Introduction to High-Frequency Welding

WeldingNov 4, 2020
introduction to High-frequency welding

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This article will serve as an introduction to High-Frequency Welding. HF Welding, also known as radiofrequency (RF) or dielectric welding, is the process of fusing materials together by applying a rapidly alternating electric field, applied between two bars, in the joint area. HF welding only works with thermoplastics that have a high dielectric constant, a factor determined by the molecule’s geometry and dipole moment.

When exposed to alternating current, the polymer’s dipole molecules attempt to flip around to realign themselves to the new field orientation. This high-speed, relative movement causes intermolecular friction, which creates heat. When the polymer reaches its glass transition temperature (melts), the pressure is applied at the joint by the bars until the material cools. During this process, the molecules from both materials intermingle and weld forms. The resulting weld can be as strong as the original materials.

Molecules of materials with a low dielectric constant do not flip quickly or at all. Consequently, they will not generate the required heat to form a weld.

HF Welding Machines:

An HF welder consists of the following:

  • a high-frequency generator,
  • a pneumatic press,
  • an electrode that transfers the radiofrequency current to the material that is being welded, and
  • a welding bench that holds the material in place.

Operators adjust the field strength based on the material being welded and the type of machine being used. The permitted frequencies for thermoplastic welders are 13.56, 27.12, and 40.68 megahertz (MHz). The most popular industrial frequency is 27.12MHz.

Operator Safety

HF fields do radiate from the welding machine. Generally, machines with visible open electrodes (unshielded) have stronger fields than machines with enclosed electrodes. The field’s strength decreases sharply with distance from the source. However, if the field is too strong, it will heat up a human body.  Operators right next to or touching the machine, where the field is strongest, need to be protected. Governments usually regulate the maximum exposure for operators of HF equipment.

Advantages

  • Decorative appearances or embossing on the welded items are possible by engraving or profiling the plates.
  • By incorporating a cutting edge adjacent to the welding surface, the process can simultaneously weld and cut material. This is often called “tear-seal welding” because the cutting edge compresses the hot plastic sufficiently to allow the excess scrap material to be torn off.
  • HF welding focuses the heat at the welding target so that the surrounding material does not have to be super-heated and risk burning in order to achieve target temperature at the joint.
  • With HF, heat is generated only when the field is energized. This allows for greater control over the amount of energy that the material sees over the entire cycle. When the material can remain under pressure without introducing more heat, it is possible to both instantly heat, weld, and cool the material under compression thus increasing the weld strength.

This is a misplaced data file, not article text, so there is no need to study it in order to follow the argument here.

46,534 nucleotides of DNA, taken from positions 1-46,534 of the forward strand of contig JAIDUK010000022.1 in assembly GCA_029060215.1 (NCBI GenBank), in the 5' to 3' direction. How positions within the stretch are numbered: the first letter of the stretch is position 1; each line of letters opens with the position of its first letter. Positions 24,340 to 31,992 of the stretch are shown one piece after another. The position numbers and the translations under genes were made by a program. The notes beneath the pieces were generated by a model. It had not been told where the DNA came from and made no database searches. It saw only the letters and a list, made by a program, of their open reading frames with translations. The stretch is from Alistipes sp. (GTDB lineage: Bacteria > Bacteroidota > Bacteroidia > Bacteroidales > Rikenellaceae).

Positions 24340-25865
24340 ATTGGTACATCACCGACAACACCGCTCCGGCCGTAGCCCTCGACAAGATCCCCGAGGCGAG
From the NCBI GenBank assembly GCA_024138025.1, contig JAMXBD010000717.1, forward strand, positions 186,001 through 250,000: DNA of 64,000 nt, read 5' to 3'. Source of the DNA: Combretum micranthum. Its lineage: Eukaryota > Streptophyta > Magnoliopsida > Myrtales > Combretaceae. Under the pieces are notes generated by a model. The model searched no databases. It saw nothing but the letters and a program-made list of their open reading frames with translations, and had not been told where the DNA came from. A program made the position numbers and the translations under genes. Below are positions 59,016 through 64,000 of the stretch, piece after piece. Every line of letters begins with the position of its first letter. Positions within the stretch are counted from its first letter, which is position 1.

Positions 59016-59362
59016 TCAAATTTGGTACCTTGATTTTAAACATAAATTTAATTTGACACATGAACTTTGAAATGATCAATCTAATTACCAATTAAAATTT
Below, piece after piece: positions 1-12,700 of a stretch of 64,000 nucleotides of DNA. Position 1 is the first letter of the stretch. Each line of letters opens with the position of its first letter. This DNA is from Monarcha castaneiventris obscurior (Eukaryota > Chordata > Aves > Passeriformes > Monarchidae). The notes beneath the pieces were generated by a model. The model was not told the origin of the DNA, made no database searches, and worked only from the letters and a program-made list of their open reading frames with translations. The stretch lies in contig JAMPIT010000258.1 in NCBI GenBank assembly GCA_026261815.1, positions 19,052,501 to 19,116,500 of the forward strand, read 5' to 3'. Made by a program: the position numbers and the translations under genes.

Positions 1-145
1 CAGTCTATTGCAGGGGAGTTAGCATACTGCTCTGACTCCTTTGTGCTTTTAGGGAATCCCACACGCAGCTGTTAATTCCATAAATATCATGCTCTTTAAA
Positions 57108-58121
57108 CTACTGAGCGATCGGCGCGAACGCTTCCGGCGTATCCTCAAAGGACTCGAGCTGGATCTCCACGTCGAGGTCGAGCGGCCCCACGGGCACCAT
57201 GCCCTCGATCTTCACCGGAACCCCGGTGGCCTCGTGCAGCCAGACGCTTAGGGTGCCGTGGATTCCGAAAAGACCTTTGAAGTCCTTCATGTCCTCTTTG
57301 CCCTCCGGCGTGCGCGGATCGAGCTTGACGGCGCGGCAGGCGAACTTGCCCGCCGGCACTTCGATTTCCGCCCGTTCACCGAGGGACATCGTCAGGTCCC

• HF-generated heat does not radiate off the plates like other heated surfaces used in welding. This prevents heat-degradation of the material abutting the weld.

For more on the production advantages of welding read here.


Training

To operate high-powered HF welders safely, operators must receive thorough training from experienced in-house personnel or manufacturers’ representatives, who will often conduct free training at your site. An investment in more in-depth knowledge pays off quickly through increased production quality, reduced shutdown time, reduced repair costs, and increased employee safety.

Applications

Typical HF weld cycle times range from two to five seconds and can handle material from approximately 1/1000” to 50/1000” thick (25.4 μm to 1270 μm). With many other types of welding, if the materials are too thick, they will not bond in the middle because the core will not melt, while the outside layers can become overheated or burned. HF welding, on the other hand, heats from the inside out and is the best method for forming airtight seams.

In the technical textile industry, the technique is used on materials coated with PVC, EVA alloys, TPU, and polyurethanes (PU). It is possible to RF weld other polymers, including nylon, PET, PET-G, A-PET, EVA, and some ABS resins, but special conditions are required. For example, nylon and PET are HF weldable if the welding bars are preheated.

HF welding is generally not suitable for PP, PE, PTFE, polycarbonate, polystyrene, polyethylene or polypropylene. However, due to the impending restrictions in the use of PVC, a special grade of polyolefin has been developed which does have the capability to be HF welded.

HF welding is commonly used to manufacture medical supplies, many of which use TPU-coated nylon or less commonly polyester. Applications include protective clothing, gel- and foam-filled cushions, lumbar support, hydration reservoirs, and medical air and water mattresses, as well as covers for stretchers and beds.

Industrial applications include flexible storage tanks, inflatable life jackets (PFDs), flexible ducting, bellows, curtains, conveyor belts, water weights, lifting bags, and conveyor belts. HF welding is well suited to the TPU-, PVC-, EVA-, and PU-coated materials used in inflatable boats, life jackets, life rafts, and other buoyancy equipment. HF welding is also used in the construction of tents and temporary inflatable structures

For more information on welding techniques that are right for your application, download the Erez Ultimate Guide to Welding Coated Technical Textiles.

 

 

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